Ayoob also counsels getting family members accounted for and behind cover when possible rather than doing a one man impression of a swat team. An armed and armored ensconced defender between the bad guy(s) and your family is a pretty solid tactical position. Of course the sound of breaking glass followed by screaming from my daughters' room would merit as dynamic a response as I could muster–with or without body armor.

    If you're going from dead sleep to armed homeowner in a matter of seconds, the act of shrugging on a vest is an investment in buying yourself a moment for your eyes to start focusing again lest you mistakenly find yourself holding a family member at gunpoint for something that went bump in the night.

    I appreciate your thoughts on this, Chris, there are clearly many ways to approach this issue.

  2. I'm with Chris. When it comes to home defense, simple is always better. There's less to go wrong. I've already added ear protectors to my home defense shotgun-grabbing routine (so I don't go deaf in the middle of a gunfight). I can see lots of ways that could go wrong. I would MUCH prefer to have a noise supressor than fumble with muffs. But they're illegal.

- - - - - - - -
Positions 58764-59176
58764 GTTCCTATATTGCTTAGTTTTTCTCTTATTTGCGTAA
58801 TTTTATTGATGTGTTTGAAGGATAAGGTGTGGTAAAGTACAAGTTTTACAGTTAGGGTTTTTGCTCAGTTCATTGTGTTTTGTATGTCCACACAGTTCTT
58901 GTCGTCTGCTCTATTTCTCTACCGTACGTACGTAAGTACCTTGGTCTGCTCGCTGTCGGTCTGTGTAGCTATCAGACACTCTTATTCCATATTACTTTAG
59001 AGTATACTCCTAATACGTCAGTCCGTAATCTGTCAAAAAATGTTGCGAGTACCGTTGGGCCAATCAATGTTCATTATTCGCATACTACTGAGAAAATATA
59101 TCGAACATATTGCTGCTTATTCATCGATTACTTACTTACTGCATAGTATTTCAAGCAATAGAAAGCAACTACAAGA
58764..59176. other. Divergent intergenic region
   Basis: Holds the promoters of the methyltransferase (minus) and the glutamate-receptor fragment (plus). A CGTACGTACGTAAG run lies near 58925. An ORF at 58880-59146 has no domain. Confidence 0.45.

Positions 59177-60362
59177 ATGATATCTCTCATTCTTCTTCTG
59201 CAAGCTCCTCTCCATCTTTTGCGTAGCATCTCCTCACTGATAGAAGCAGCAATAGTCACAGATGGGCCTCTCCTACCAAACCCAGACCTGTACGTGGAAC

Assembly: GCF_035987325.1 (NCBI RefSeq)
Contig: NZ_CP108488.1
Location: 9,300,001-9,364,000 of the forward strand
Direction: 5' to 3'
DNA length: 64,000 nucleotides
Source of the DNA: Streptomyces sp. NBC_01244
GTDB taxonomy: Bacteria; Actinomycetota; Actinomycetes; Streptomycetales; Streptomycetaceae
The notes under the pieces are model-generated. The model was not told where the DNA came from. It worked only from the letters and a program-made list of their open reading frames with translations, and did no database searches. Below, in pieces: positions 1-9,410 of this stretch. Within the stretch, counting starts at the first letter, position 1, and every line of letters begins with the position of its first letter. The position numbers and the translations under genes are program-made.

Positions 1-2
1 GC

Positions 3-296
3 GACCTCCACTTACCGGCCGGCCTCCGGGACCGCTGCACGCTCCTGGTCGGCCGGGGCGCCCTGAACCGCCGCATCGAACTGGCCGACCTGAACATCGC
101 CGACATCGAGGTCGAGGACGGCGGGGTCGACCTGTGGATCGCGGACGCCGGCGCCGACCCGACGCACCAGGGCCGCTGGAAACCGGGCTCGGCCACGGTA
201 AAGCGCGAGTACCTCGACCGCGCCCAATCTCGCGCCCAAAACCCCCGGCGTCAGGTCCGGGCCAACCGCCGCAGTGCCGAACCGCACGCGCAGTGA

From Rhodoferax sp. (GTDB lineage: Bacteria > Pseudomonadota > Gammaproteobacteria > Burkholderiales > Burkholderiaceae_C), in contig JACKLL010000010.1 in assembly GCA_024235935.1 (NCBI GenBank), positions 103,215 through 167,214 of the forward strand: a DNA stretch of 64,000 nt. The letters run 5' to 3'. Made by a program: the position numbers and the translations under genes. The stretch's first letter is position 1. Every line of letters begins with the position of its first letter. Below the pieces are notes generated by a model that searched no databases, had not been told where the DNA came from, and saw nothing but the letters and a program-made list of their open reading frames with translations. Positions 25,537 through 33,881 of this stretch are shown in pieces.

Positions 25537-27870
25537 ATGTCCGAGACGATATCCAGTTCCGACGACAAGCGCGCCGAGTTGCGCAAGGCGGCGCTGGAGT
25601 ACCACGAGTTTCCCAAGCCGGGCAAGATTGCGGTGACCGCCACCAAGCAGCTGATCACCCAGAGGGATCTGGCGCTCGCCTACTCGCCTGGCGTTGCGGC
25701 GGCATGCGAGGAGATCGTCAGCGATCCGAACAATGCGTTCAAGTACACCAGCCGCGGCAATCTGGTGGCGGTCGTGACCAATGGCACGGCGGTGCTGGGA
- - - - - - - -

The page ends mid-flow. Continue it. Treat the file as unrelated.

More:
A vest? In a panic? I mean, high stress situation where seconds can mean the difference between life and death? Fuhgeddaboutit.

    Once again, the perfect is the enemy of the good. And a gun guru forgets that the average gun owner is untrained, uncoordinated and unprepared. Adding complexity is adding trouble.

  3. avatar Rabbi says:

    If the situation were that I had a couple of spare seconds, I would certain grab armor. If the threat is imminent, it would not be the first thought on my mind. A good plan must be layered, if for nothing else but to slow down the aggression to provide time to reach our children and tools, but how many of us truly have a plan and practice it with the family?